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Illegal streams, decrypting m3u8's, building a better stream experience (2018) (jonlu.ca)
42 points by colinprince 3 days ago | hide | past | web | favorite | 11 comments

One of the pirate tv/movie streaming websites I look at from time to time also switched from storing their videos directly in googledocs to encrypting it first. Couple of years ago they simply used unlisted YT uploads for their pirated material. Talk about zero cost hosting.

I noticed a very interesting method one used recently where they stored video segments (2-5MB) on google with the extension ".text.png". Interestingly the files have valid PNG headers.

On google as in on one of the various google hosting services or something less intened-by-google like stuffing data in the "image" and somehow getting it cached by the crawler?

On google. And this is not using any of the proxies. Here is one such segment: https://lh3.googleusercontent.com/d/12xIEN-mfboq4CSYJS8tKq4H... ... And guess what, I just googled that URL to check which service `/d/` is associated with, and lo and behlod, someone's already explained what I was going to: https://medium.com/@laurentmeyer/deep-dive-in-the-illegal-st...

The dude ventures out to torrent a video, gets interested, and then in conclusion wants to tell Google engineers where he found it ??????????? That's great ass covering on the end bit there.

These sites are used to takedowns, whether it be because the Google account got banned or abuse was detected. Pointing out a segment is not going to change anything, if I can find this a hundred Google engineers can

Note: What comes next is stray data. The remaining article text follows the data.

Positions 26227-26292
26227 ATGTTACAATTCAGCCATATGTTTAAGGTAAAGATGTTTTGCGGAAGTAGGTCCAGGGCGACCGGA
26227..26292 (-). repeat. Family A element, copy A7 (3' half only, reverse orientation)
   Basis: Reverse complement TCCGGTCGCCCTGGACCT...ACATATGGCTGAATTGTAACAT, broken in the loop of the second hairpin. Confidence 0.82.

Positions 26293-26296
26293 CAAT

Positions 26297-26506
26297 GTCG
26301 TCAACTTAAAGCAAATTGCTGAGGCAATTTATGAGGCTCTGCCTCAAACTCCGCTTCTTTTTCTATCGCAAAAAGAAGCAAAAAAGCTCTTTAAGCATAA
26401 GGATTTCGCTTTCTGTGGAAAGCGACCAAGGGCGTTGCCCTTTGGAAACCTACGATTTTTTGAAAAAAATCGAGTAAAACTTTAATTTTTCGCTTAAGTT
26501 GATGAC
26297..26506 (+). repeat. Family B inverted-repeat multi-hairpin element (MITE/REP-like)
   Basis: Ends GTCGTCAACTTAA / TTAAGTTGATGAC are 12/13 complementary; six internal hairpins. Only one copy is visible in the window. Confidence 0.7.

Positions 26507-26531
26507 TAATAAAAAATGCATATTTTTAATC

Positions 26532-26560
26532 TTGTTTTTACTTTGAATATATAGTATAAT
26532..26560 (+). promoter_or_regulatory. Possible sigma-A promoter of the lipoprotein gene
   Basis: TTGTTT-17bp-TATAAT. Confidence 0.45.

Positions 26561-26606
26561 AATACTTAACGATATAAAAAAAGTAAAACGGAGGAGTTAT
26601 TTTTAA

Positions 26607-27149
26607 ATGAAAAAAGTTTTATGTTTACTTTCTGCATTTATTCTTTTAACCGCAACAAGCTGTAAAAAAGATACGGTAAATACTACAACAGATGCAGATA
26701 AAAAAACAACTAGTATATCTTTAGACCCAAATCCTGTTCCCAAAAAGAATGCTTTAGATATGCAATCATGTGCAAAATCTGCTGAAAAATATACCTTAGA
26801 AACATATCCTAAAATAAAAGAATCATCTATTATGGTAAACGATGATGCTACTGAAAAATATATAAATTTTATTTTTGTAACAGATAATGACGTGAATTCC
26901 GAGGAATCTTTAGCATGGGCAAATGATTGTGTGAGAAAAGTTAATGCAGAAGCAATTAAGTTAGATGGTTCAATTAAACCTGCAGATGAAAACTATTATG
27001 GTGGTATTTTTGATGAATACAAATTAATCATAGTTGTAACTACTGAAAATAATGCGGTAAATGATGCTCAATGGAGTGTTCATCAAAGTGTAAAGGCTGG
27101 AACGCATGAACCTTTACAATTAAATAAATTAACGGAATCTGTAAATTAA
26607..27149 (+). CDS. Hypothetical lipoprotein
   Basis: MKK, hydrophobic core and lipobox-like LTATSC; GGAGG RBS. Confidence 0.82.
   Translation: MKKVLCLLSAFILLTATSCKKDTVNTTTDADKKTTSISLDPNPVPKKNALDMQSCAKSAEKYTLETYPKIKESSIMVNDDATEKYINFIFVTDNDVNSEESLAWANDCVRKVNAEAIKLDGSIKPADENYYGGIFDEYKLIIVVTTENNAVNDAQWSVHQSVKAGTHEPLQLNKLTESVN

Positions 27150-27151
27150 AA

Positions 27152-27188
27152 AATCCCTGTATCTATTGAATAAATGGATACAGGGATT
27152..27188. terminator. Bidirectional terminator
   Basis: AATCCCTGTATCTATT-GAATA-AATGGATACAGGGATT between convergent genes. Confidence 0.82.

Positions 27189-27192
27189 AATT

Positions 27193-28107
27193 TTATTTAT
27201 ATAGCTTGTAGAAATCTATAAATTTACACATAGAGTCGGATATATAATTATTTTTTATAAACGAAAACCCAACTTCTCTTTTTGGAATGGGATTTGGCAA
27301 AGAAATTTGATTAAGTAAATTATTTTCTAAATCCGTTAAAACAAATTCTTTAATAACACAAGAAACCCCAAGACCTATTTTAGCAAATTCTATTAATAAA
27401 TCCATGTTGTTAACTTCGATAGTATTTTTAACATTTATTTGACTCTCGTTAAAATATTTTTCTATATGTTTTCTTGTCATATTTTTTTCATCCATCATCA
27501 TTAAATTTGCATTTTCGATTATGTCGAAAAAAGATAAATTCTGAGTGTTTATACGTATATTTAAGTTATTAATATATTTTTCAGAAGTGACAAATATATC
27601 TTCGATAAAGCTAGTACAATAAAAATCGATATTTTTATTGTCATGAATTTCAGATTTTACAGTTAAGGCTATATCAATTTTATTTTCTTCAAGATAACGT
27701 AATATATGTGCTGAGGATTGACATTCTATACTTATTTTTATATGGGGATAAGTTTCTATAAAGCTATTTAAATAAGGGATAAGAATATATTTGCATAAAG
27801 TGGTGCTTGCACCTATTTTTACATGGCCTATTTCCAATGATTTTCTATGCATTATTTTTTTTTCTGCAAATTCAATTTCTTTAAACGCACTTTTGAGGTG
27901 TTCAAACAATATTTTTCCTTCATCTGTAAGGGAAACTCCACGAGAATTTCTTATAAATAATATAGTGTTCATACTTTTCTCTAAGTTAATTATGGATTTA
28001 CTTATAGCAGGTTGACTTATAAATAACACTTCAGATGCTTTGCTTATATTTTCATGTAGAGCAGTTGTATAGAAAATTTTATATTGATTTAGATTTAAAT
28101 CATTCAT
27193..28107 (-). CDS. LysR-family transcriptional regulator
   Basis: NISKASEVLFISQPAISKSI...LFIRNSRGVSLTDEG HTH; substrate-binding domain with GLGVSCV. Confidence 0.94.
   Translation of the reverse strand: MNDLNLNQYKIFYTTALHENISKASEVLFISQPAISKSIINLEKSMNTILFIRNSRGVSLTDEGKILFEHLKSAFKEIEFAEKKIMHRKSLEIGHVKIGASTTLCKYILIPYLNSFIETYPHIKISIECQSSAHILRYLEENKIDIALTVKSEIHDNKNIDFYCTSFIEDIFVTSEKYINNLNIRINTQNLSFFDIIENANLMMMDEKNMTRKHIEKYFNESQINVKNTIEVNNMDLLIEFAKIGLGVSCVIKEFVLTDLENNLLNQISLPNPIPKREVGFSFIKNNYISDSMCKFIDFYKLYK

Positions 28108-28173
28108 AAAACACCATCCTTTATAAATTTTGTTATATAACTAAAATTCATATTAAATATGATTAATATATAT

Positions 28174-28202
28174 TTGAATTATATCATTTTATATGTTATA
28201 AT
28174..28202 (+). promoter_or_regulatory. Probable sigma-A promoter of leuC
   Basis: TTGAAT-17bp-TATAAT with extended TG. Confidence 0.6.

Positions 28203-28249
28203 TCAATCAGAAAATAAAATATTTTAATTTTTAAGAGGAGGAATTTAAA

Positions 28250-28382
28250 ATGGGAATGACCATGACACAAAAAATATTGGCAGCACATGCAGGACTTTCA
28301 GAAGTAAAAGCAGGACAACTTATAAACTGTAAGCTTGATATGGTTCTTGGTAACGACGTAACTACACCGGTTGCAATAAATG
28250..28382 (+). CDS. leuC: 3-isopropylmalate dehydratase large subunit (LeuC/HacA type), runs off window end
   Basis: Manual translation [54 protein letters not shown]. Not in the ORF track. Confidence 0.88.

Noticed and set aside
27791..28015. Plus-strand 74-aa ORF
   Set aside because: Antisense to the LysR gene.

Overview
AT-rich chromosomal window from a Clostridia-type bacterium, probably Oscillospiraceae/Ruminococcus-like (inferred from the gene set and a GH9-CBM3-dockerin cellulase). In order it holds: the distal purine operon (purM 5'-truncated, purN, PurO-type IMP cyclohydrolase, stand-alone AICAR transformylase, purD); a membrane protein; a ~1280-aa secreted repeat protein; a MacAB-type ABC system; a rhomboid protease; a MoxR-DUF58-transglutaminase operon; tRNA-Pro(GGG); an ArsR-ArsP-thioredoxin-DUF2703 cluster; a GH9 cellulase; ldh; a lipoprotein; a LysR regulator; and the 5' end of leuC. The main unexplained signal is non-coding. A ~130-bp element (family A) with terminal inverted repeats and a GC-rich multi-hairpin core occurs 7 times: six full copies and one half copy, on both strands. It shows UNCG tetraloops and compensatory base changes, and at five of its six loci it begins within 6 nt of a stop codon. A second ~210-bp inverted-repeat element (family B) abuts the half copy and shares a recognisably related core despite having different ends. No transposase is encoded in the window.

Not you, the person in the article. It just seems comical that they'd intentionally go out of their way to torrent IP then turn it over to Google.

I'm curious how the PNG header is removed for each chunk when streaming the video. Is HLS just resilient enough to ignore unexepected bytes?

I would think the pirate site would be unable to parse the data it wants from the 4MB 1x1 PNG because of cross-origin restrictions. Anyone know how that works?

Same way any 3rd party content is hosted. The cors headers of the Google hosted content are set to allow all.

"Unfortunately most common desktop players do not allow you to customize the cookies and headers sent with your request." I would have thought to set up a proxy and then to connect VLC to the proxy server.

They also mention encrypted servers. Can VLC make these authentication with your own keys?

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